Author: Joanna Marquis
Self-care. We talk a lot about it.
Here, at Blue Ridge Hemp and all over the world.
What is it? What does it look like for you? How can we make more space for it?
In a fast-growing, entrepreneurial world we seem to have to show up for ourselves and our peers with more energy and enthusiasm than ever before.
The energy to make our dreams come true.
The energy for creating the world in which we will all (hopefully) thrive…
Connect, network and support one another.
Self-care looks like a lot of things these days.
Yoga. Smoothies. Gardens. Long Baths. Naps.
Yet, as I awoke this morning, laying next to my 4 year old daughter, I wondered what self-care feels like for her; or what it felt like for me as a child.
I look back and I can’t even remember having those thoughts, or needing what it seems almost every adult rapidly desires.
It probably looked like the golden sun blazing through the greenest leaves and tall grasses of New England.
The sun’s rays kissing my skin by the gust of every soft breeze.
Climbing warm rock walls into safe, imaginative trees.
Bare feet sinking into smooth sand beneath silky streams,
finding the coldest grey clay to throw at our neighbors.
Leaves were money. Old, rotted and dried wood; chicken.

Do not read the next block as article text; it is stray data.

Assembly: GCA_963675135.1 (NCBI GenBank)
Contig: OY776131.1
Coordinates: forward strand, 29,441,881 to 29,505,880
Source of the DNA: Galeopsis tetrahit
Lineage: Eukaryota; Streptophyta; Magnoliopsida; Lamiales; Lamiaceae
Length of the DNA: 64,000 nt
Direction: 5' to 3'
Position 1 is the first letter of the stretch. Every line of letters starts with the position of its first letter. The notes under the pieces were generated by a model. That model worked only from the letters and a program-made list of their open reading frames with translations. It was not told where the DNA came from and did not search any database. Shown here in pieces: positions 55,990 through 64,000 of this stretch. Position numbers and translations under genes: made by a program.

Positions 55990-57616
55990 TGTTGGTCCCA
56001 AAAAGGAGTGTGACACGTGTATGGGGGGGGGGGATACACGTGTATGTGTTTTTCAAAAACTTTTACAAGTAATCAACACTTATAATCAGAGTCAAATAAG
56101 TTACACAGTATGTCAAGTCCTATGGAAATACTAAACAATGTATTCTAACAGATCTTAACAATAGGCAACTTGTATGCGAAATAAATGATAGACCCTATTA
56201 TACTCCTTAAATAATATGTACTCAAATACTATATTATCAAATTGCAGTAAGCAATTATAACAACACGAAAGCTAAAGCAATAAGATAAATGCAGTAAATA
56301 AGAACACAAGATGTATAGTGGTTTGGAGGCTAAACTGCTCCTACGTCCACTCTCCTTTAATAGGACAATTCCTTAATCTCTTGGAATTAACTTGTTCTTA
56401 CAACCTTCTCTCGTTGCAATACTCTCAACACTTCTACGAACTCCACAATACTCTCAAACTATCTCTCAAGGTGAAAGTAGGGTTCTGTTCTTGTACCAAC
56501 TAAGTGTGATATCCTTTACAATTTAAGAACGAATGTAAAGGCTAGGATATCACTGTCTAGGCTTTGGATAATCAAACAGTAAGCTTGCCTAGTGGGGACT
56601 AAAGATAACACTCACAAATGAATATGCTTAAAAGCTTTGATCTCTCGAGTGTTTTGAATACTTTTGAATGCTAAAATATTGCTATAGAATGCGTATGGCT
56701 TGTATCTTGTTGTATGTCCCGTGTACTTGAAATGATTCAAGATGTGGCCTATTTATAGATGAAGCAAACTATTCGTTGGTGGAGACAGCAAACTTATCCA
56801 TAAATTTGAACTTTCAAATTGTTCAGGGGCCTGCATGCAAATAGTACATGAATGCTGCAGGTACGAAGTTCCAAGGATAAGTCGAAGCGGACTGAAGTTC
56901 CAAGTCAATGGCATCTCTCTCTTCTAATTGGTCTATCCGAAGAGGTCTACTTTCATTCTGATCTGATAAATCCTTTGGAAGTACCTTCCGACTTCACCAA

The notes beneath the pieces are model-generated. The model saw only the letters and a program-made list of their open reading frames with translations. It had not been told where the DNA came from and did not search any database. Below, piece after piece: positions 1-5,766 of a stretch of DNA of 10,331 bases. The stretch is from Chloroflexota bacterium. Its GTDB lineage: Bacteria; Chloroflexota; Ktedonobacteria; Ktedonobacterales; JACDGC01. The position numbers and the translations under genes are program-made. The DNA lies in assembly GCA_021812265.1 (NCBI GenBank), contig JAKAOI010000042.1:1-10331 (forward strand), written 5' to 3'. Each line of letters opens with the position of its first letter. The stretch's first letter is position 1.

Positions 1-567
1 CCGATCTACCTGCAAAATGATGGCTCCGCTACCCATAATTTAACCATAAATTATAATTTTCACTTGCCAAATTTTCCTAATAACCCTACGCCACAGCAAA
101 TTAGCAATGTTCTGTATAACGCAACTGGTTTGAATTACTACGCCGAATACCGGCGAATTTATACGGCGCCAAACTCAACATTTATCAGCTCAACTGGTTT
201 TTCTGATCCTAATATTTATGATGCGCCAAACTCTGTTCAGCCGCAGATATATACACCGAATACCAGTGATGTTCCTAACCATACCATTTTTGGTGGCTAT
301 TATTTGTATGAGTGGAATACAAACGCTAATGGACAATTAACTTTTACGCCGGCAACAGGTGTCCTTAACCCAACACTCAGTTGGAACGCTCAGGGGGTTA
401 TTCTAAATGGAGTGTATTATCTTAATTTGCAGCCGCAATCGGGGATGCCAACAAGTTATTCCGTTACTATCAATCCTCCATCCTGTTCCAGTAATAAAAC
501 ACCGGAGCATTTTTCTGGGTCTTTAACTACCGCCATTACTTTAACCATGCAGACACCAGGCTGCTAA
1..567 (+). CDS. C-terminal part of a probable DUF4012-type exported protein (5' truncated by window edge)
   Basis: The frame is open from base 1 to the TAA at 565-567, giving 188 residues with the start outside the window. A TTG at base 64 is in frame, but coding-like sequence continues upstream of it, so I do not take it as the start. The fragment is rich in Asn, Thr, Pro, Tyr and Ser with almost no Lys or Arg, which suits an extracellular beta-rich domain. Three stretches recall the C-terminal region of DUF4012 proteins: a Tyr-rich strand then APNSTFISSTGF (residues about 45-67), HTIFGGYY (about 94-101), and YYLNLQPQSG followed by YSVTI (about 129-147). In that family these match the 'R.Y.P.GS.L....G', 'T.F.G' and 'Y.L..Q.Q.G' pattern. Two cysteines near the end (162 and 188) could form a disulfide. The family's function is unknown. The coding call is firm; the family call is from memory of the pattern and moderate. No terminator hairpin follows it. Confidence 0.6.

Remembering exactly when it was salamander season,
and when to tap trees for maple syrup. Snow forts and tunnels.
When I think of all this, I remember presence. Effortless presence.
It was my self-care. Nothing could take away those pristine memories of play.
Do you experience moments with the same awareness, zest, excitement?
Can you taste everything so that you never forget?
What would be better than to give yourself 100% to the moments in front of you?
More than taking photos of every plate of food, or sunrise, sunsets…
but to embody the wild curiosity of presence.
As a parent, I find myself reflecting upon how present I can actually be for my daughter.
She demands nothing less than undivided dedication to it.
It’s so easy to feel like you have something more important or entertaining to do,
when your child asks to get in some mud and pretend your warriors.
I imagine her only focus is, right there, in the those moments.
No thoughts of making sure its captured, or being somewhere else.
Unless, she looses interest…
and expresses honestly, without hesitation, that its time for something else.
I want to bring these sweet, simple lessons of childhood back to my own being.
We too easily become swept up in our phones, in our life dramas.
Let us live fully, deeply.
For one another, for ourselves.
Show up every moment the best you can.
Focus on how your actually showing up vs. what your trying to look like to others online.
Children are our little teachers.